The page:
Bill would designate Springfield Race Riot site as National Historic Monument
A bill introduced by U.S. Rep. Rodney Davis (R-Taylorville) would designate the site of the 1908 Springfield Race Riot as a National Historic Monument.
The Springfield Race Riot was two days of violence in August 1908 that left 16 dead and more than $150,000 ($4 million in 2021 dollars) of damage, mostly to black neighborhoods in the city. A mob of close to 5,000 white people terrorized the small Black community and left Black neighborhoods in ruins. The National Association for the Advancement of Colored People (NAACP) was established as a direct response to the riot. More than 2,000 Black residents fled the city in the wake of the riot. The state of Illinois and city of Springfield have both recognized and commemorated the events of the riot.
The bill, H.R. 1407, would designate the riot’s site as a National Historic Monument of the National Park System. This designation further elevates the site’s status as a landmark event.
“The 1908 Springfield Race Riot Site is an important part of our nation’s history that must be recognized and preserved,” said Davis in a press release. “As one of Springfield’s representatives in Congress, this is something I’ve worked on for several years, and I’m proud to work with colleagues on both sides of the aisle to elevate the status of the site further. ”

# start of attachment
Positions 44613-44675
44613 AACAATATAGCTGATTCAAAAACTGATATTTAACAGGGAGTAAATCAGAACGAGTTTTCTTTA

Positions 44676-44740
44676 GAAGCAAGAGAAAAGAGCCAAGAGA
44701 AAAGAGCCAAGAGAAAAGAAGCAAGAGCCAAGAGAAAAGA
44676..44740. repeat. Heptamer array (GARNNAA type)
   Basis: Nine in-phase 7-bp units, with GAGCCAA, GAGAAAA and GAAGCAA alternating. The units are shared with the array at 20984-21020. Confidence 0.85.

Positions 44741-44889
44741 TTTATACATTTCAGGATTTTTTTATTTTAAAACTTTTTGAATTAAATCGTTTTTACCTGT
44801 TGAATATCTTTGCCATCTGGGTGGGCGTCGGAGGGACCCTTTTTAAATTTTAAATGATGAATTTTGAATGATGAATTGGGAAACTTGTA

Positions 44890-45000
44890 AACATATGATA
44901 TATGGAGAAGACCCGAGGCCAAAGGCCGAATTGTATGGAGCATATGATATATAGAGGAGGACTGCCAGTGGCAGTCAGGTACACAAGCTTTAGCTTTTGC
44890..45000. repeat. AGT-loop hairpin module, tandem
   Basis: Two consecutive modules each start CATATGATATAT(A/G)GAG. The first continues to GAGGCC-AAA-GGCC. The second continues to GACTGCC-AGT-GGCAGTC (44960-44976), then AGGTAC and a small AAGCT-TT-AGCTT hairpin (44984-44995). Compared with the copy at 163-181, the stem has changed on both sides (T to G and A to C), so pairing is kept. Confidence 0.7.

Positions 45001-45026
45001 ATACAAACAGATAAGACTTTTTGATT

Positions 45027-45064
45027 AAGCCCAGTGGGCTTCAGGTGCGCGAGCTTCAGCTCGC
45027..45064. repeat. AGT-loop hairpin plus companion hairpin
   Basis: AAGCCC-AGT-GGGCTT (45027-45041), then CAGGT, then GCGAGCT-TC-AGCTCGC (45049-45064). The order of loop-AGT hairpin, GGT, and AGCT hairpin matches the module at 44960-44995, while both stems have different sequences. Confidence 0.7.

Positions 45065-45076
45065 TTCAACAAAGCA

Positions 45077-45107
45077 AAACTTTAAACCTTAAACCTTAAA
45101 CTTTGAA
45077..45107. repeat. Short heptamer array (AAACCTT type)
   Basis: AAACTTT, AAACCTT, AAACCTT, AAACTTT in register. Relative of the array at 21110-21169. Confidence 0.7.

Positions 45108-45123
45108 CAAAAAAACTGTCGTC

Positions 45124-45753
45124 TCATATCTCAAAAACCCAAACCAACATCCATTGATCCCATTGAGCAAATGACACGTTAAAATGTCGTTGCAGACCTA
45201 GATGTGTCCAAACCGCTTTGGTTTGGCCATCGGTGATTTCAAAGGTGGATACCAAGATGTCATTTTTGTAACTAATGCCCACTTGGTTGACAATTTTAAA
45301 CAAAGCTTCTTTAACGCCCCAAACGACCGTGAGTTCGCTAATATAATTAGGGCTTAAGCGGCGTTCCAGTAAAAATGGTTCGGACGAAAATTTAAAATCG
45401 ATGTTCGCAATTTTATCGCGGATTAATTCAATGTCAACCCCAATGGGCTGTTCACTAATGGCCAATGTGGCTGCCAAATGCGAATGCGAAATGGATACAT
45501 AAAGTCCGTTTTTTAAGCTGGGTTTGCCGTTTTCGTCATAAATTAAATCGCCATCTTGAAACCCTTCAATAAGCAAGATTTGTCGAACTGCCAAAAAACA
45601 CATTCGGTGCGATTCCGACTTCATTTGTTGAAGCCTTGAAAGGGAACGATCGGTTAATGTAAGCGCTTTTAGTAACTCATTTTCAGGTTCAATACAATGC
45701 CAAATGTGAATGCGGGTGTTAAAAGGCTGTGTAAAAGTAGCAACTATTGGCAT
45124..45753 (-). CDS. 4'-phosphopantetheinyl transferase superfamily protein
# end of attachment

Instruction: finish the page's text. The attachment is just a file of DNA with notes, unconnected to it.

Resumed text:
The bill is one of the few to have bipartisan support and co-sponsors, including fellow Illinoisans Mike Quigley (D-Chicago), Raja Krishnamoorthi (D-Schaumburg), Mike Bost (R-Murphysboro), and Sean Casten (D-Downers Grove).
Last August, former Interior Secretary David Bernhardt visited Springfield to designate the site of the 1908 Springfield Race Riot in Illinois as the 30th addition to the African American Civil Rights Network (AACRN). The designation formally recognizes the historical and national significance in the creation of the NAACP. Inclusion of the 1908 Springfield Race Riot site in the AACRN was requested by Davis in 2019. In January, U.S. Sens. Tammy Duckworth (D-Illinois) and Dick Durbin (D-Illinois) wrote to President Joe Biden calling for him to designate the site a National Monument.